These days, I don’t often take time off work or cancel plans due to my hypothyroidism. But every now and then, I may need to. In fact, before I was properly medicated for it, I needed a lot of time off work.
There are some things a lot of people don’t realise about me taking days off for autoimmune thyroid disease. Sure, I’m not coughing, being sick or have diarrhoea. But I am unwell and I need to be at home. So trust my judgement.
This post is especially apt since January is Thyroid Disease Awareness Month, so time to raise some awareness on what it’s like for us hypothyroid patients to spend the day at home unwell.
A classic hypothyroid symptom is aches and pains throughout the body, although most common in the legs. For me, this pain feels like a load of tiny people are lined up against all of my muscles and bones, and banging them with lots of teeny tiny hammers, all at different times but all equally as hard. Imagine when you’ve had the flu, and the aches and pains you felt with it. I’ve had swine flu and some other random flu that put me in hospital with pnuemonia, yet I’m telling you that hypothyroid aches and pains are worse than the ones I experienced with flu. The pain is so bad that I find it hard to distract myself from it and often find myself crying without even knowing. It has kept me awake at night and tends to only be soothed with a hot water bottle or bath.
The trouble with that, is that I’m often too fatigued to get myself to the bathroom or kitchen to run a bath or make a hot water bottle. Usually, I have to wait until my other half is home so he can help me up the stairs and get in to the bath safely, as I’ve slipped before when trying to get in unwell.
Probably the most well-recognised hypothyroid symptom is tiredness. But the word ‘tired’ doesn’t cut it. It’s fatigue. It’s pure exhaustion. The hypothyroid fatigue many experience leaves them unable to climb stairs. Unable to get to the end of the street. Or even unable to get themselves to the toilet or kitchen to get food.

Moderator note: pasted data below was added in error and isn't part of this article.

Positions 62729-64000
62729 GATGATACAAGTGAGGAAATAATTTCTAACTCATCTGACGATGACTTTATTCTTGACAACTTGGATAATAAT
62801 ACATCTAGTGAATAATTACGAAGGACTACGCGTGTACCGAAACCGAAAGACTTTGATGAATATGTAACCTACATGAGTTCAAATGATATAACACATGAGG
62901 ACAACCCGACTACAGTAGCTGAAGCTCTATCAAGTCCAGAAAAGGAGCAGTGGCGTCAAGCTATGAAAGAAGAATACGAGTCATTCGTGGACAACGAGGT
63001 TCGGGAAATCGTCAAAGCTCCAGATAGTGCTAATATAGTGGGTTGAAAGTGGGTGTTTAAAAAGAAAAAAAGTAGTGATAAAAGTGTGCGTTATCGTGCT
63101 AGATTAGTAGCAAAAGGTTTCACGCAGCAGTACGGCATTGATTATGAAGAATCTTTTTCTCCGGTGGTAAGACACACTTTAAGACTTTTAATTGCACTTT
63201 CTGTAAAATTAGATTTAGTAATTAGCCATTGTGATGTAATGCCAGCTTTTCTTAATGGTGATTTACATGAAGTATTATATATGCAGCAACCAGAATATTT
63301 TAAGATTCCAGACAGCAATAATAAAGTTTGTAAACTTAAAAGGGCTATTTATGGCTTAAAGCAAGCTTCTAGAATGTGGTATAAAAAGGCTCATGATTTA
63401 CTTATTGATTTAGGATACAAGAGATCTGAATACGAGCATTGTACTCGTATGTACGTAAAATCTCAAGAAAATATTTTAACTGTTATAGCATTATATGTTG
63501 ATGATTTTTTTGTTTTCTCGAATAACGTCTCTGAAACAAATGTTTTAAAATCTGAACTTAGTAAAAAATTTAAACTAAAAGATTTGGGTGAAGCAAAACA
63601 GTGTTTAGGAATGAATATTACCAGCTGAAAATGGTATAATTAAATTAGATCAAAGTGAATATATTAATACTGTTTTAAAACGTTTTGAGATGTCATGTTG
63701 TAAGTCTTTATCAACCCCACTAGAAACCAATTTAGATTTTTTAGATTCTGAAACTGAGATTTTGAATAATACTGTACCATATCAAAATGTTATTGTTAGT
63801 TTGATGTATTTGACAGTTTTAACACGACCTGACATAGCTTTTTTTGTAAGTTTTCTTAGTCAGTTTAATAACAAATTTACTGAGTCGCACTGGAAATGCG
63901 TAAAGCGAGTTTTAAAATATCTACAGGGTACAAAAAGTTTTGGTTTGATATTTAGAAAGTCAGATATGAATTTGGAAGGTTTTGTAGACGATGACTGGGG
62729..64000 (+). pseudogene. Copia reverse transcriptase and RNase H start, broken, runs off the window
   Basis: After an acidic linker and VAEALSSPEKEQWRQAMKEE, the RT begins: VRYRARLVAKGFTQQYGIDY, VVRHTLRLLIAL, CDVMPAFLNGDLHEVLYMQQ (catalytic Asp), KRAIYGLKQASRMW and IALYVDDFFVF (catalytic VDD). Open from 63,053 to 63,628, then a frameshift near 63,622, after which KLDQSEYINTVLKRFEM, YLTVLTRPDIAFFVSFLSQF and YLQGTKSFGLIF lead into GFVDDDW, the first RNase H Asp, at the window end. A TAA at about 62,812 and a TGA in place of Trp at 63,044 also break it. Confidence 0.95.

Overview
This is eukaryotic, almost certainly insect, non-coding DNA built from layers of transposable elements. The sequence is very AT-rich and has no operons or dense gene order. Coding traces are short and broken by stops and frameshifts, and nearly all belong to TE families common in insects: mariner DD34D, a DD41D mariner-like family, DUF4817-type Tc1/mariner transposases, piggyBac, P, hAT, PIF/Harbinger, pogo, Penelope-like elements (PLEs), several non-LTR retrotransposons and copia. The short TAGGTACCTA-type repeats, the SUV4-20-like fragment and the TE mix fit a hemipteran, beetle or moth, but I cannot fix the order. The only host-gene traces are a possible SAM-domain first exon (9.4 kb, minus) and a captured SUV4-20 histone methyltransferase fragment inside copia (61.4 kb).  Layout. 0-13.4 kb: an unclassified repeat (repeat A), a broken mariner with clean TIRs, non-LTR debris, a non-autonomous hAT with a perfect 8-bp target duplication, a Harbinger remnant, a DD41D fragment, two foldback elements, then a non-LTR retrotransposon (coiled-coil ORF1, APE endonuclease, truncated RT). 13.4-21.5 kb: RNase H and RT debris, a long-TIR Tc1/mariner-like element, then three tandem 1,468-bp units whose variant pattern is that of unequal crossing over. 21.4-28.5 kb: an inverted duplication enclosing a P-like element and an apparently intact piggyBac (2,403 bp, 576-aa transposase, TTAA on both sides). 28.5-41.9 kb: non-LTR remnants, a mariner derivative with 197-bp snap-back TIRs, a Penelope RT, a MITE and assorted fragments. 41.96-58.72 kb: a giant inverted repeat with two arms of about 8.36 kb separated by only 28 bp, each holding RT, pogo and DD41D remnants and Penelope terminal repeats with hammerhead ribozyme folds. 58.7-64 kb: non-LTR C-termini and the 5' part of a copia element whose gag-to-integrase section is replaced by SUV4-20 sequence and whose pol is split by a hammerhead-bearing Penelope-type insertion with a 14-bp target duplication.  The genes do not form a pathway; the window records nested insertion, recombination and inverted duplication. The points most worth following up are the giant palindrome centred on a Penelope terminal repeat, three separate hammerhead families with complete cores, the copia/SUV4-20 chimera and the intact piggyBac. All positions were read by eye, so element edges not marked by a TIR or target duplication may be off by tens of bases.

We’re so tired that we feel nauseous and we think we’re going mad.
You’re probably thinking ‘then take a nap’ or ‘have a lie-in’.
Ahhhhh, if only!
The problem with hypothyroidism is that the metabolism slows down due to the lack of thyroid hormone in the body, and with this not only comes weight gain, but also a severe lack of energy due to the lack of calories burnt. Because of this, we could nap several times a day, get 12 hours sleep a night and often still feel no better. It’s frustrating. It’s upsetting. It’s scary.
The Lack of Concentration
Lack of thyroid hormone also causes knock-on effects with brain function, which takes us on to another very common symptom; brain fog. Brain fog is often described as feelings of mental confusion or lack of mental clarity. The phrase comes from the feeling of a fog that reduces your ability to think clearly. It can feel like a mental block. It can cause a person to become forgetful, detached and discouraged.